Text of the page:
The Quark Gluon Plasma
Quarks are completely confined within protons and neutrons: a phenomenon that we do not completely understand. The artist's view below represents the two interlinked phenomena that drive confinement: the long-range correlations in the physical vacuum that surround the proton and excludes the color-field emanating from quarks and the extremely strong gluon-fields between the quarks.
To make progress on confinement we need to separate these two effects and study each individually. One way to do this is to make a much larger system of quarks and gluons where the role of the vacuum at the surface of the larger system is much reduced. Such a large system can be produced by compressing or heating nuclear matter so that the neutrons and protons begin to overlap. As the boundaries between each neutron and proton disappear, a large volume of a new state of matter should be formed - the quark gluon plasma (QGP). The strong interactions between quarks and gluons dominate the properties of the QGP, and because of the larger volume of the system, the influence of the correlated vacuum is much reduced.
Collisions between two heavy nuclei take place at Relativistic Heavy Ion Collider (RHIC). Our first results from PHENIX indicate that the plasma may be formed in these reactions. Leading the evidence for the QGP is the reduced yield of particles at high transverse momenta (pt). These particles predominantly come from rare, high-momentum collisions between quarks and gluons (partons) that occur in the hot, early stage of the reaction. As high momentum partons travel through the forming plasma, they are predicted to lose a considerable fraction of their energy. Outside the collision zone high-momentum partons fragment into hadrons, and any energy-loss in the plasma softens the hadronic spectrum, i.e. lowers the measured yield of hadrons at high-pt.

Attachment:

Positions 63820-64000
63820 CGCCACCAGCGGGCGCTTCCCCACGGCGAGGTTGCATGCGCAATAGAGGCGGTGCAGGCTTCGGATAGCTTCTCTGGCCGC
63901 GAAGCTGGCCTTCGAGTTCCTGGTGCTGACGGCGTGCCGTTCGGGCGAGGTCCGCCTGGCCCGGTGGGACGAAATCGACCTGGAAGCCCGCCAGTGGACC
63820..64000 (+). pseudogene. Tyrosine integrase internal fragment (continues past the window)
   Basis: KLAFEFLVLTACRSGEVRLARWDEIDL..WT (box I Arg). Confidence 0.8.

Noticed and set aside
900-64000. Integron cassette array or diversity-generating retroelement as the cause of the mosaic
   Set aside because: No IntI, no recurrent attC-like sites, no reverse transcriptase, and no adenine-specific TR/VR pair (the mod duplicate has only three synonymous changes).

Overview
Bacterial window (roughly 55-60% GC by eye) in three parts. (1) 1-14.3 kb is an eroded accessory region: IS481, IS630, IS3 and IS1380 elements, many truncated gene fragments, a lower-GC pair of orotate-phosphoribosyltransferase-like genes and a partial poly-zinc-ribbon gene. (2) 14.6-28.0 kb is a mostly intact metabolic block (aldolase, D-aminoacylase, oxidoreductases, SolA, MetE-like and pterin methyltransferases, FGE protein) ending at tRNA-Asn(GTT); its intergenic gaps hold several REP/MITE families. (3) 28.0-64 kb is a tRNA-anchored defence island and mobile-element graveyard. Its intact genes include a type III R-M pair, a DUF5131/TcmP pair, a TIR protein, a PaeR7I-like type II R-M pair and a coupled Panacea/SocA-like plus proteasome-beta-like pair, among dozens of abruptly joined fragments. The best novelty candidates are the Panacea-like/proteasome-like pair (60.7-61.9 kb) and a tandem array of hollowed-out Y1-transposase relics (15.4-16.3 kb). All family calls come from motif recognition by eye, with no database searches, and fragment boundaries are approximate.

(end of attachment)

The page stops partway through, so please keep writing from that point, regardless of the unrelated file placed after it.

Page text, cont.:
The first high-pt spectra from Au+Au collisions measured by PHENIX at RHIC were published in 2001 with the key observation that the high-pt spectra are softer in central than in peripheral collisions.
Because a central reaction would produce a larger volume of QGP, this result is consistent with the hard-scattered parton losing energy in a QGP.
The overall caution remains that a heavy-ion reaction is a very complex, challenging environment. A strong case for the existence and properties of the QGP must rely on a broad range of observations. To extend our repertoire of probes, our group is currently analyzing data on J/psi suppression in Au+Au collisions.
Looking forward to the future, at ISU we are leading a major upgrades for PHENIX : a new Si vertex detector to quantitatively probe the early, highest energy-density phase of the matter formed in a heavy-ion reaction by measuring the yield and spectra of heavy-flavored mesons. Measuring the spectra of charm and beauty-mesons requires a tracking resolution of less than 100 mm to measure the decay of mesons displaced from the collision point.